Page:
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The New Arab

Syrian regime loyalists turn on the government

Security threats across the country are forcing pro-Assad loyalists to defect [Getty]

Date of publication: 22 February, 2016

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A growing number of Syrian regime loyalists are turning against Damascus as bombing and general lawlessness undermine government claims that security for Syrians is a priority.
At the start of the 2011 Syrian revolution, residents of the central Syrian city of Homs took to the streets in protest against regime brutality.

The city soon became a bastion of opposition against Damascus rule, but a wave of bombing and shelling by regime forces reduced large parts of the city to rubble.

Five years later, and Islamic State group bombs are having the same affect in a pro-regime district of the city.

Al-Zahraa has witnessed twin bomb attacks in December last year killing 48 people, and another IS attack a month later left 24 dead and 100 injured.

The regime's inability to bring security to the city led to protests from largely pro-regime Homs residents. They directed their anger at the governor Talal al-Barazi, who they blamed for the lapse in security.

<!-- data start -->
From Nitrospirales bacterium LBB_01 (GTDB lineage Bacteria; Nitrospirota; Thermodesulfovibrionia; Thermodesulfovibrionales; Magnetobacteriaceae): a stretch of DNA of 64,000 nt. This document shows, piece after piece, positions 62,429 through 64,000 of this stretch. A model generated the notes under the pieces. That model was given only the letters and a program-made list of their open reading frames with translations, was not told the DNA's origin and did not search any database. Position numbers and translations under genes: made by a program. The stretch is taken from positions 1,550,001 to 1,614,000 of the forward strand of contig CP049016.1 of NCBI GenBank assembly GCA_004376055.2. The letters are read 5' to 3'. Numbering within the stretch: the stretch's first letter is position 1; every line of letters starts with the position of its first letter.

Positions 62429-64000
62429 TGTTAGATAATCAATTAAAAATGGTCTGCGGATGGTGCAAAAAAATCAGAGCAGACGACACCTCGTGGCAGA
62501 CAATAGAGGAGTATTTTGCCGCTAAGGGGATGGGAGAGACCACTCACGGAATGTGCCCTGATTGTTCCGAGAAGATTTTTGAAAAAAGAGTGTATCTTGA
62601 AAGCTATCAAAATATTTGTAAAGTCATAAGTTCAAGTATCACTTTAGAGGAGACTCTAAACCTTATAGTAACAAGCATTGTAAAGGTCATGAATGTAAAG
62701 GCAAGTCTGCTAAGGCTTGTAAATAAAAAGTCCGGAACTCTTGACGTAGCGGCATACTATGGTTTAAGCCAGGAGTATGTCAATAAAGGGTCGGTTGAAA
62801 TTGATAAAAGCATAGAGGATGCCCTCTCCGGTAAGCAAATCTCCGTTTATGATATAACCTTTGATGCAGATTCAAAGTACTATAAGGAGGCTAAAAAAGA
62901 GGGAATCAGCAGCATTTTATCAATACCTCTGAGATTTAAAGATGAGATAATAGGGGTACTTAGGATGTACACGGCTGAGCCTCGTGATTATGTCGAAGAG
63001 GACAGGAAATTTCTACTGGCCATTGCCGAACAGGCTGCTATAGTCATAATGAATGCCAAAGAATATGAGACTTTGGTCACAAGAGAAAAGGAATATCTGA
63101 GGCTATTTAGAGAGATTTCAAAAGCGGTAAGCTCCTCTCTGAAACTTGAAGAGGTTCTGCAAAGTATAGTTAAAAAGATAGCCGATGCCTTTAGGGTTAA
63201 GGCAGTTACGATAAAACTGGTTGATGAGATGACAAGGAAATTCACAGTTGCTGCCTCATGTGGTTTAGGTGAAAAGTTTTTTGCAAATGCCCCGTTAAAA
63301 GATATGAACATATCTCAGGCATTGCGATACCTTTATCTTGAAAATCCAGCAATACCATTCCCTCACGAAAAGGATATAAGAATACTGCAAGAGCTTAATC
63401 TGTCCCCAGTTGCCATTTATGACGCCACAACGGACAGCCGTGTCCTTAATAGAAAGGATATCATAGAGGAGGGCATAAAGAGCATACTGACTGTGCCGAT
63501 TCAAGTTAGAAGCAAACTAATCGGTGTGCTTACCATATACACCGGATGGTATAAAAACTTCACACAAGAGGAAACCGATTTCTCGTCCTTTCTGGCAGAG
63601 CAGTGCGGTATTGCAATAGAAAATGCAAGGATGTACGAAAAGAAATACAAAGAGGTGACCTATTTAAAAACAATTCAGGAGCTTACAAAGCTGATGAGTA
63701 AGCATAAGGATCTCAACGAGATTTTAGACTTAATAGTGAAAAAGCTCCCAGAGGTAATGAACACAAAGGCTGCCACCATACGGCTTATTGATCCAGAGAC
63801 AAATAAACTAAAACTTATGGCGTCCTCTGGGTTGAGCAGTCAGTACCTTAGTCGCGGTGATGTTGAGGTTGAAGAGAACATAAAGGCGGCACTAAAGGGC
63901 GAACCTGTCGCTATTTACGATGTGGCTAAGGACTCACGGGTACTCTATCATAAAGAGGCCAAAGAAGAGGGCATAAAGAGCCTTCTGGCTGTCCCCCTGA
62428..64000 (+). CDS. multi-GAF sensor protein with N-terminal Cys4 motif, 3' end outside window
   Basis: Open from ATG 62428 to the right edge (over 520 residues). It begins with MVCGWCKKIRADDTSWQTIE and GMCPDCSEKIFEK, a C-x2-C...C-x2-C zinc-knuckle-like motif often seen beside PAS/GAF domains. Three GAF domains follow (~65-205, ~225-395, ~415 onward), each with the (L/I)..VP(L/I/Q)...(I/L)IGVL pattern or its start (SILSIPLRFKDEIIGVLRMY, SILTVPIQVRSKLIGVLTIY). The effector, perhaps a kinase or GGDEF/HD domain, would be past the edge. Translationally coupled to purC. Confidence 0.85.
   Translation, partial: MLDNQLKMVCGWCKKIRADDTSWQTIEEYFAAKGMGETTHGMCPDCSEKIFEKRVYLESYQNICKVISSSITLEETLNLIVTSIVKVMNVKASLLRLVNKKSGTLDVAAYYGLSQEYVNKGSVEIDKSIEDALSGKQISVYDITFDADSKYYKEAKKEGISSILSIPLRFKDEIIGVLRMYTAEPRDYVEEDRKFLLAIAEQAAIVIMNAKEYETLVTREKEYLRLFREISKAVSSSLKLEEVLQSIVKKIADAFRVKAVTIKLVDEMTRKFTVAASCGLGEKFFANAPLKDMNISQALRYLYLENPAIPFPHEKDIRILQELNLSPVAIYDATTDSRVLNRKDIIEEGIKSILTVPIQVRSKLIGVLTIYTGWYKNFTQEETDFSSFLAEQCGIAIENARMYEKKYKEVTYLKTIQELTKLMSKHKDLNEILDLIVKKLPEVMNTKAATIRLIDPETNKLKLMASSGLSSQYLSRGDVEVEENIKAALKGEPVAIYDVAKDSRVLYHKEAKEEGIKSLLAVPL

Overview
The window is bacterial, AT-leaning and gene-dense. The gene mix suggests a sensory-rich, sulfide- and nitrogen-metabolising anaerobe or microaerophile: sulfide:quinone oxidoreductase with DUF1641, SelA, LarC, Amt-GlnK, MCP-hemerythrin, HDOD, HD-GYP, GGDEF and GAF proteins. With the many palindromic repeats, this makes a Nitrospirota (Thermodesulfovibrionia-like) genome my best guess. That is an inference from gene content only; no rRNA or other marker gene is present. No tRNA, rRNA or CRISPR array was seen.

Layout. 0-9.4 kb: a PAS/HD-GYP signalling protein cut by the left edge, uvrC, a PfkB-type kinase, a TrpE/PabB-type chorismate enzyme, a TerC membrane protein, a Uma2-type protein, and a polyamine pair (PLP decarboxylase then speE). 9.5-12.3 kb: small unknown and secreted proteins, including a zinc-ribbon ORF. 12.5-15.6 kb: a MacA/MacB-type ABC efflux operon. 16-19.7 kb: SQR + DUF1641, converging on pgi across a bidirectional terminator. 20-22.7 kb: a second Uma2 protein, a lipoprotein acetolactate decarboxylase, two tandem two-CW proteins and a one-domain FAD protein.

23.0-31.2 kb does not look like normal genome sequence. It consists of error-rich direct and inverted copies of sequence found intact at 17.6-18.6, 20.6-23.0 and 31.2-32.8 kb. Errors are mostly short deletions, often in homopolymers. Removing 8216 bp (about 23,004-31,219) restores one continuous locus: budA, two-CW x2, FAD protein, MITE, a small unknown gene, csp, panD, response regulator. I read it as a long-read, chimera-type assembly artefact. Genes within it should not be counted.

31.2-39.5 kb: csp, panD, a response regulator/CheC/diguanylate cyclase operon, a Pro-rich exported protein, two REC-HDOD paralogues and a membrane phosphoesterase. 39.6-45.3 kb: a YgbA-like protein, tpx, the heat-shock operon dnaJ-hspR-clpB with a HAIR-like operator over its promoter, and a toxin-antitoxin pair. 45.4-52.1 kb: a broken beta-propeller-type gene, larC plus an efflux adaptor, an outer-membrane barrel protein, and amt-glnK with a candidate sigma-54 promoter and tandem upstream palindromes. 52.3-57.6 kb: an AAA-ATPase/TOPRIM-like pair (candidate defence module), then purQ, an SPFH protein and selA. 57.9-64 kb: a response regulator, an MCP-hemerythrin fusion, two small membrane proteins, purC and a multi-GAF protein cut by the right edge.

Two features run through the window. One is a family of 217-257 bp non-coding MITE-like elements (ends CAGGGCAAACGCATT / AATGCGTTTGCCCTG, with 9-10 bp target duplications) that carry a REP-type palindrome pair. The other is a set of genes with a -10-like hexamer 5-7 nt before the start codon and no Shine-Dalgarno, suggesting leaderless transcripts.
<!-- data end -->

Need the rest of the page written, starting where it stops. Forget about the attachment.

On Sunday, another blast rocked the largely Alawite district and killed 57 people. Protests erupted again both on the streets and on social media.

Pro-regime activists shared a video showing residents at the scene of the explosions surrounding two Syrian officials as they scurried to their car.

The video shows the angry protesters kettling the Minister of Interior Mohammad al-Shaar and Govenor Barazi who had been described as a "traitor" by regime Homs locals.

They called for calm before being bundled into their vehicle by security for their own safety.

The regime also felt the heat last summer in its Latakia heartlands. Thousands took to the streets of the provincial capital to protest against the murder of an army officer by a member of the Assad clan.

Although it is impossible to judge the level of anger among regime loyalists, it is clear that many are raising questions about Syrian President Bashar al-Assad's management of the war, particularly after tens of thousands of government faithfuls have been killed in fighting with rebels.

Thousands of the president's own Alawite community are said to be growing increasingly disillusioned with the regime. They say it is they who are making all the sacrifices in the war while the Assad family is safe.

The 'shabiha' gangs or "ghosts" who had previously protected Assad strongholds as a show of loyalty to the president, have been accused of kidnapping and robbing Latakia and Tartous locals on numerous occasions.

Although most of the pro-regime civilians are many miles from the frontlines in the war, the lawlessness of these areas, the brutish behavior of loyalist "gangs", and now frequent IS bomb attacks, have led many to question if Damascus really does represent security.

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